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Spadina Literary Review  —  edition 36 page 14


Licking the foam from her lips after a sip from her spruce Italian cappuccino — a move Fergus interpreted as the equivalent of a fist pump intended to congratulate herself on her very first non-evasive answer to one of his questions — it was now Willow’s turn to act the interrogator.

“What’s the last book you read?” she fired, mentally selecting from her list of pre-researched icebreakers while popping the lid on a plastic bowl filled with vegetables sliced up into spears she had decided to bring from home for whatever reason.

“10, 9, 8, 7, 6, 5...”

This time it was Willow performing the mental countdown. Unbeknownst to them, it was a secret they both shared — using a quirky psychological ploy to cope with a world that made each of them feel, to quote Fergus’s own father, “like a piece of pepperoni that had flopped onto a vegetarian pizza.” Having found each other’s profiles on the dating app Serendipity, whose motto was “Finding Love on the Spectrum,” it was just one of many things, as it would turn out, they would come to understand they had in common.

“That’s easy! It was a book published last year by the renowned Irish author Sy Lent titled Conversations and How to End Them. It was a pretty gripping read.” Shifting in his seat and finally beginning to feel relaxed enough to take in the fruity aroma from the steaming cup of herbal tea located on the table next to theirs, Fergus felt the whole scene turn a corner right before his eyes.

Reading social cues had never been one of his strong points (or hers!) but what he next witnessed made him think that maybe, just maybe, one of the tumblers was about to unglue itself and fall into place. Beginning with a curve at her mouth’s corner and a slight raise of the eyebrow, Fergus watched in fascination and then delight as Willow’s not unattractive face gradually spread itself into a wide smile followed by her tossing her head slightly back and proceeding to let out what he could only think to label a small ‘yelp’ of laughter in response to his humor.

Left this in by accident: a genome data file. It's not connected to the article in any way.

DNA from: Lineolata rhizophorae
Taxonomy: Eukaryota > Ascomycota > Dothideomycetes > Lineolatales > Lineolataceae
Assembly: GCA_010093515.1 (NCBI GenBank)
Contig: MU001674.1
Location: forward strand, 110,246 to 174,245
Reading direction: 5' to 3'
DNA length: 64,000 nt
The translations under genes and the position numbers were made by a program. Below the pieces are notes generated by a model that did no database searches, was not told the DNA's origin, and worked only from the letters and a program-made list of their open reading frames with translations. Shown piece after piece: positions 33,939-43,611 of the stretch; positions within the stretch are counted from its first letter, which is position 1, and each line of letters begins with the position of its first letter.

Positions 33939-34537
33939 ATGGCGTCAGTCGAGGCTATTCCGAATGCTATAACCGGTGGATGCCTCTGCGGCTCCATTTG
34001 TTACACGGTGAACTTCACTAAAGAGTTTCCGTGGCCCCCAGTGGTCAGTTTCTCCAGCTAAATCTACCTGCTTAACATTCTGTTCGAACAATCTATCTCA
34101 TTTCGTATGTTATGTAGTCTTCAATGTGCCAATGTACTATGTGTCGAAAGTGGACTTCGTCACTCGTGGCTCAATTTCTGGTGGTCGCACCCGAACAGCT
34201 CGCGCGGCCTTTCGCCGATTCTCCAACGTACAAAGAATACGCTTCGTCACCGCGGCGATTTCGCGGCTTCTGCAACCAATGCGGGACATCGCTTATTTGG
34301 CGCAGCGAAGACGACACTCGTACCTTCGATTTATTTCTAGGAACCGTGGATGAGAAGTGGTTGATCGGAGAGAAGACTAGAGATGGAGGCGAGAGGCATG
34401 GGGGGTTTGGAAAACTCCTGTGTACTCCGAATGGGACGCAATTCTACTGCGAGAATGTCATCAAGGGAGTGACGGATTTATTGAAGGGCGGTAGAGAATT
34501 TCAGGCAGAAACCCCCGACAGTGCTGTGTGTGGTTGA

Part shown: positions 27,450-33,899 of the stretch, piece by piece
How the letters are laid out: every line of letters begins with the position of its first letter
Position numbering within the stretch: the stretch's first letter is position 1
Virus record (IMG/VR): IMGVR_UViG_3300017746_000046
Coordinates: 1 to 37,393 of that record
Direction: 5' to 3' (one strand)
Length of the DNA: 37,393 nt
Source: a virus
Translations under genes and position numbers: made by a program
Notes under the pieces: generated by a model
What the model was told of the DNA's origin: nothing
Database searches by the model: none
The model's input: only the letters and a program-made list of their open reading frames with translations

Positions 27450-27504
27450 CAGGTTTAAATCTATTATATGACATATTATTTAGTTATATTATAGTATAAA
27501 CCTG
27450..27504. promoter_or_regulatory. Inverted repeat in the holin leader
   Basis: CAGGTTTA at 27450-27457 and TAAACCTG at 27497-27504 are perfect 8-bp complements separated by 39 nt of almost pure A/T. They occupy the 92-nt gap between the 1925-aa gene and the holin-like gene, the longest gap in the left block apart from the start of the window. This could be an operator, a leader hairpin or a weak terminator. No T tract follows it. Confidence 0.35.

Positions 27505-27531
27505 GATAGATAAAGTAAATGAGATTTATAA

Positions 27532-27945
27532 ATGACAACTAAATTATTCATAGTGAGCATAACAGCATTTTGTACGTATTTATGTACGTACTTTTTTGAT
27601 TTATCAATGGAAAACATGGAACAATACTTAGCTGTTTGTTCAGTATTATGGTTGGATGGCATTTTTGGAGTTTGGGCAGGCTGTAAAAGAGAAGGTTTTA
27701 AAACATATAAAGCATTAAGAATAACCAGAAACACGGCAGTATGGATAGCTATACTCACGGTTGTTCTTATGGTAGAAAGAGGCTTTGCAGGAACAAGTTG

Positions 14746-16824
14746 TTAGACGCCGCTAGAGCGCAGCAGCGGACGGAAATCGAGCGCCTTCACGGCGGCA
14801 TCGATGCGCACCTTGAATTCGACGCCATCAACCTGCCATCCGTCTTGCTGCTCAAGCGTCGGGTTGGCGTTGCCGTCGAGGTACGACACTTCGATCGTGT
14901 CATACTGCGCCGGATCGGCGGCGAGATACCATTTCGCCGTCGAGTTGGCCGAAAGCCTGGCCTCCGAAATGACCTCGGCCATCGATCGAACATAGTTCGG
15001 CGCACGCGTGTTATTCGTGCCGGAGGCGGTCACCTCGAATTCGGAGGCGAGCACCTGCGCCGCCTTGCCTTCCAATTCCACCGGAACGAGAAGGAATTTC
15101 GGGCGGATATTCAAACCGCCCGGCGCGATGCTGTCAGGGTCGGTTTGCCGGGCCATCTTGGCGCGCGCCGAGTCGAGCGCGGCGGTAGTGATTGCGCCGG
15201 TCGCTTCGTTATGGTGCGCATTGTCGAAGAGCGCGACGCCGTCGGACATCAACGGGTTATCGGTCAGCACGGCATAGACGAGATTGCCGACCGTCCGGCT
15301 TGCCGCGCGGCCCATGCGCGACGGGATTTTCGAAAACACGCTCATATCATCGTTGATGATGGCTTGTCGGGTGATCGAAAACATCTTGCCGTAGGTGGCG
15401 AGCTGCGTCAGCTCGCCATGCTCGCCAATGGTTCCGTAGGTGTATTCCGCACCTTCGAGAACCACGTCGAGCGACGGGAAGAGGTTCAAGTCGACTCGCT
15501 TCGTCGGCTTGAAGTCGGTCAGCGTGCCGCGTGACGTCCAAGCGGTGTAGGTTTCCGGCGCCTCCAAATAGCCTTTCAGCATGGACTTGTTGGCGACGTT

He even thought he saw Willow lean in a little, though this may just have been her naturally adjusting her position. It didn’t matter. Somewhere a clock on a wall that had been stopped for many years had begun to tick again. Was this the clumsy, awkward and ridiculously drawn-out start of a happier, together version of himself and the person opposite him? The same person who actually laughed instead of cringed at one of his jokes?

Fergus wasn’t sure but he knew he needed a drink. He stood up, feeling pleased with himself. Like a mountain bear emerging from winter hibernation he completed an impressive, fully purging stretch. With arms swinging side to side as he moved, Fergus walked to the front counter. When he got there, he turned around to see if Willow’s eyes had followed him. They had. In his triumph he hadn’t bothered to count the steps from the table, as was his regular practice.

Ordering a mocha coconut chiller and at the last second discovering the confidence to specify “with extra caramel drizzle,” Fergus allowed a grin that conveyed secret knowledge take hold of his face. He thought to himself, “This may just be the start of something delicious.”